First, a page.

StevenCombs.com

Logo

Blog posts and video from Steven as he “COMBS” through the minutia to discover tech, retro-computing, physical computing, gadgets and sci-fi.

retroCombs Playlist

Commodore Plus/4 Series

29 November 2014

Best gadgets under $200, 2014 Edition

by Steven B. Combs, Ph.D.
tags:

To assist others with some holiday shopping, today I present my recommended 2014 holiday gadget buys under $200. Any of these gadgets are sure to make the gadget fan in your life happy. While $200 is the max on my list, you will also find some downright great bargains that offer a lot for their gadget buck. Every gadget below is one I own and use. I present them in alphabetical order.

In each case, I list the normal price of the item. As is the case this time of year, be sure to check my links (click the item name) or with other online vendors for even lower prices during the holiday season. I’ve not included images in this post (its a lot of work folks!) and will probably regret it; however, I encourage you to take a look at each device using the link provided.

Acer C720 Chromebook, $150 - I’m convinced that the majority of individuals on the planet do not need a Windows PC or a Mac. A Chromebook with Chrome OS would be perfect for them and they would save tons of money initially and over the life of their device. This has to be the best value in a laptop on the planet. Haswell processor for 8 hours of battery life and a no maintenance operating system equals the laptop for the masses we have been looking for. There are other Chromebooks, but this is the best and least expensive way to see if this can serve as your primary laptop or a supplement to your desktop. Need a desktop replacement? An Asus Chromebox, $139, might just fit the bill as well (although I have not tried one of these). Act now on one of these device and you receive 1Tb of Google online storage for two-years.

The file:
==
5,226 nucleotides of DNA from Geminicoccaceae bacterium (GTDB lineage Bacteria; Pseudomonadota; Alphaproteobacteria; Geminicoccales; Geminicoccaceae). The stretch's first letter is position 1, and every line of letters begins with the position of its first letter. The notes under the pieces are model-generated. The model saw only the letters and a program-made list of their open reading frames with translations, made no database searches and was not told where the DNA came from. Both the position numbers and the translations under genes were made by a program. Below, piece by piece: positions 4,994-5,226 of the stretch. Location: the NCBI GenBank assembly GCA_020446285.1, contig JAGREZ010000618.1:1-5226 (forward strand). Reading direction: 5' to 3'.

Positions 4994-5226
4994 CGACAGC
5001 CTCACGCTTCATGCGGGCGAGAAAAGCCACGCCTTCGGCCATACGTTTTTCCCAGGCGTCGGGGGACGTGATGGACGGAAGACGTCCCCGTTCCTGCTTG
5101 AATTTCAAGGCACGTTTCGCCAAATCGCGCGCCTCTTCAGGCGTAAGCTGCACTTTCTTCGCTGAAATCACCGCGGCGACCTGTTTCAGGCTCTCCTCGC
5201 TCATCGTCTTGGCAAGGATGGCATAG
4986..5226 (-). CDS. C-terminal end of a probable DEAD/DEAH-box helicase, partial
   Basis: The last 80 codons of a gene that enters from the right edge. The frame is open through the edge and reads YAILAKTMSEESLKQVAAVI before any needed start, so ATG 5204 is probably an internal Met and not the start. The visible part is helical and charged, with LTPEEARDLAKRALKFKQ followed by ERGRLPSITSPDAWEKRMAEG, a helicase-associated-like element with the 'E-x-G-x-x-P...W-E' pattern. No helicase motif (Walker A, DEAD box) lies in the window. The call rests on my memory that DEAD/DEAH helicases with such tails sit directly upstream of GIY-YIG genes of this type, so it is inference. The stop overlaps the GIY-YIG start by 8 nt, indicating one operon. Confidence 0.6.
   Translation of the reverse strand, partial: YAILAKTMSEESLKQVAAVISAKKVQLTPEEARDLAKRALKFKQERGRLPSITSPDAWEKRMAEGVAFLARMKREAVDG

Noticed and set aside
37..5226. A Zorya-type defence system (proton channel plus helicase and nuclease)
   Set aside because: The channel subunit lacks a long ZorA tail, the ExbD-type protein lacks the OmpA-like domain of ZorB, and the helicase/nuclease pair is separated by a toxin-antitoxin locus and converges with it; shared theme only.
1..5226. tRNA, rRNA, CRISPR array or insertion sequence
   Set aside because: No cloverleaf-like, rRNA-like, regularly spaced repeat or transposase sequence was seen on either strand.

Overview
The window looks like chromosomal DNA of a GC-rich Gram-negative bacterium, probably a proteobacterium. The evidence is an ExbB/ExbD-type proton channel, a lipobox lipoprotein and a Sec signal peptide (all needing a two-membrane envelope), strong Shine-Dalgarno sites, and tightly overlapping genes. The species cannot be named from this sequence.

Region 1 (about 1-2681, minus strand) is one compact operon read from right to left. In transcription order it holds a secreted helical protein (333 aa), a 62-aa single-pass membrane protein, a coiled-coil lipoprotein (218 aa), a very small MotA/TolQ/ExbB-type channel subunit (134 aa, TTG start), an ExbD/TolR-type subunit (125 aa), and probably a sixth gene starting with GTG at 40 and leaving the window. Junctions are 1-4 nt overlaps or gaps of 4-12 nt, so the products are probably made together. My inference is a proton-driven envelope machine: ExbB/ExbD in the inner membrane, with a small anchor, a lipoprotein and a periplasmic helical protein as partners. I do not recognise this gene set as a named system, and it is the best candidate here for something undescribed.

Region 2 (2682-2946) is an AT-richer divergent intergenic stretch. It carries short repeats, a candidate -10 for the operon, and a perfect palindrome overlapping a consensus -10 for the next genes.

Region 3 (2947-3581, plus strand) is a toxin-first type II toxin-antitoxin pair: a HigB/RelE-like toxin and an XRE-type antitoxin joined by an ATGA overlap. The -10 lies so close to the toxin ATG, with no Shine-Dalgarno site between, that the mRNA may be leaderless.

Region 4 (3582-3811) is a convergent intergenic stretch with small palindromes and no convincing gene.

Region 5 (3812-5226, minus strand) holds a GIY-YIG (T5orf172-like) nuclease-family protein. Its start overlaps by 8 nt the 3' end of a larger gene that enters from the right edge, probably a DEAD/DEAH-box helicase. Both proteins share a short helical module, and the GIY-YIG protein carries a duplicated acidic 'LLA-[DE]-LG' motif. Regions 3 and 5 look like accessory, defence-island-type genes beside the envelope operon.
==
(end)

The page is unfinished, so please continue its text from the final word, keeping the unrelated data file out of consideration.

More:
Airport Express, $89 - Having a small Wi-Fi router when you travel can be a lifesaver and this particular router also includes AirPlay. Simply connect a set of powered speakers and you can stream music from your iOS device or Mac to these speakers while connected to the same network. You can also use this router to extend the range of your current wireless router. Also includes a USB port so you can connect your printer wirelessly to your network.

{UPDATE: 2014-12-01} Amazon Fire Basics Lightning Cables, $10-$15 - Apple charges entirely too much for their Lightning Cables and have one size, 3 feet. Amazon, through their AmazonBasics line, has cables from 3 inches to 6 feet and in both black and white. All are Apple certified and come with Amazon’s amazing warranty and return services. Don’t waste your time on expensive or knock-off cables. These are exactly what you need for your iOS devices.

Amazon Fire TV, $99 - I’ve tried them all: Apple TV, Roku, Chromecast and the Amazon Fire TV is my favorite media box connected to our HDTV. It’s faster than the others and includes all the Internet streaming services I use. Add an Amazon Fire Game Controller, $40, and play Android games on your HDTV. Buy the Amazon Fire TV Gamers Bundle, $124, and save more money on the Fire TV and the game controller. Save even more money and opt for the Amazon Fire Stick at $39. It’s smaller and not quite as powerful. You will sacrifice some gaming options, but it’s a great starter device for those of you that picked up Amazon Prime recently and want to watch all the great programming included with your subscription on your HDTV.